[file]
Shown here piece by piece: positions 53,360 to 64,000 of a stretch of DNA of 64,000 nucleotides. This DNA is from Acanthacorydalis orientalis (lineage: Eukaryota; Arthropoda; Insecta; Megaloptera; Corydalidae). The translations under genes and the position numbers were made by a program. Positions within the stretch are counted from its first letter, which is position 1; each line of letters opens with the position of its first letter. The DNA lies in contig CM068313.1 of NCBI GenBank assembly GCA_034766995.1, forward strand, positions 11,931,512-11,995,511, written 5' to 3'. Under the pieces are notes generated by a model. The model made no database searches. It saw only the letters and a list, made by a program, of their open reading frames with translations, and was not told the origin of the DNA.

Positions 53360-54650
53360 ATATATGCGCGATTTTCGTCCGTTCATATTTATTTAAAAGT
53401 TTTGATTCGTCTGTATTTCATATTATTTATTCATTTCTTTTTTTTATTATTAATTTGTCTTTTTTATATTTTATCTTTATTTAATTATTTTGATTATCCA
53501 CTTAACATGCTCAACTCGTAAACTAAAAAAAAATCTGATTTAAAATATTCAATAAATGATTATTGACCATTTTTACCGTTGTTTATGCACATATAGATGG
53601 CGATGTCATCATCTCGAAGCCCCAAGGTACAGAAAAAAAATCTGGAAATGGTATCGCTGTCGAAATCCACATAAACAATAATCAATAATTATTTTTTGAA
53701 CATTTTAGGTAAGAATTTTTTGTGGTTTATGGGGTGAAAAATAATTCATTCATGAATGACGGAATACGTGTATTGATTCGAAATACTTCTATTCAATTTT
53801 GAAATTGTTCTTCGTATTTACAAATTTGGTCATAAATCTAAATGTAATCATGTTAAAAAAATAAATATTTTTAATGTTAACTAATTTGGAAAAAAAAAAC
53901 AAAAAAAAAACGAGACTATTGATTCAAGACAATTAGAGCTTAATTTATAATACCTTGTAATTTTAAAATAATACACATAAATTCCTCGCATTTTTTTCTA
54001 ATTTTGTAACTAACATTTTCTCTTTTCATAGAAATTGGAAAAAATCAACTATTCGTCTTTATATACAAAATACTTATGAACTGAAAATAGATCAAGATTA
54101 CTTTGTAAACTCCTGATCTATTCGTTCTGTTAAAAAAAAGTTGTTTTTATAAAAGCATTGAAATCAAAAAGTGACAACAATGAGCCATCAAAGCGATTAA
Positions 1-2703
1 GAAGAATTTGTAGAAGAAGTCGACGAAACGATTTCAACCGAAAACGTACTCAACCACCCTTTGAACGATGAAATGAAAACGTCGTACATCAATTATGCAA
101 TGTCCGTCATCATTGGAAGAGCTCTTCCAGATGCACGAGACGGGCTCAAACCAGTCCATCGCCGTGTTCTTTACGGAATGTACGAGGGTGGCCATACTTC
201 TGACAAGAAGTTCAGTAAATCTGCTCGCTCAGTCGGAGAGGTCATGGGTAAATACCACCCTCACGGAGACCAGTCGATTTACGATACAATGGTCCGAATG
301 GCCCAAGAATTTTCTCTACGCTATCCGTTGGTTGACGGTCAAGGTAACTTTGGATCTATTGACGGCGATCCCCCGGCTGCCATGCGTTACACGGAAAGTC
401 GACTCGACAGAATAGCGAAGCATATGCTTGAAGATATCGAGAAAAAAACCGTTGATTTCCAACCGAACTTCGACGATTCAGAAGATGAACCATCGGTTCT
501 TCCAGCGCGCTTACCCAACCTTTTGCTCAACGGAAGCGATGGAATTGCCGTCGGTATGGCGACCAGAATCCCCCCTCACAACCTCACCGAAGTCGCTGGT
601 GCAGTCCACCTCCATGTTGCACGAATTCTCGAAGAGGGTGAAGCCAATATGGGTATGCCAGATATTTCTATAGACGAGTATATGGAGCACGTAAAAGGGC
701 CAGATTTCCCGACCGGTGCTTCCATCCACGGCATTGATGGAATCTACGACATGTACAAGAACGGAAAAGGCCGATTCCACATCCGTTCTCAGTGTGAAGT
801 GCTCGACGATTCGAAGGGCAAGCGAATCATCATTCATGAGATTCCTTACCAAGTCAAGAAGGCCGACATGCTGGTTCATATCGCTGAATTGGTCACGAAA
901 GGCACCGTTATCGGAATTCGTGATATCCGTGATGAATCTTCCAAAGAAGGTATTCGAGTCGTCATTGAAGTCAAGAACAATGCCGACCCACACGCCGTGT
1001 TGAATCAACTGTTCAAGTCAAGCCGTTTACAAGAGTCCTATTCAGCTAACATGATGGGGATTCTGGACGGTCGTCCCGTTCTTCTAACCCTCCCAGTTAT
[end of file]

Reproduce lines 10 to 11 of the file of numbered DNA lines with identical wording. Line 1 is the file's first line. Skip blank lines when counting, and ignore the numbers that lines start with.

54001 ATTTTGTAACTAACATTTTCTCTTTTCATAGAAATTGGAAAAAATCAACTATTCGTCTTTATATACAAAATACTTATGAACTGAAAATAGATCAAGATTA
54101 CTTTGTAAACTCCTGATCTATTCGTTCTGTTAAAAAAAAGTTGTTTTTATAAAAGCATTGAAATCAAAAAGTGACAACAATGAGCCATCAAAGCGATTAA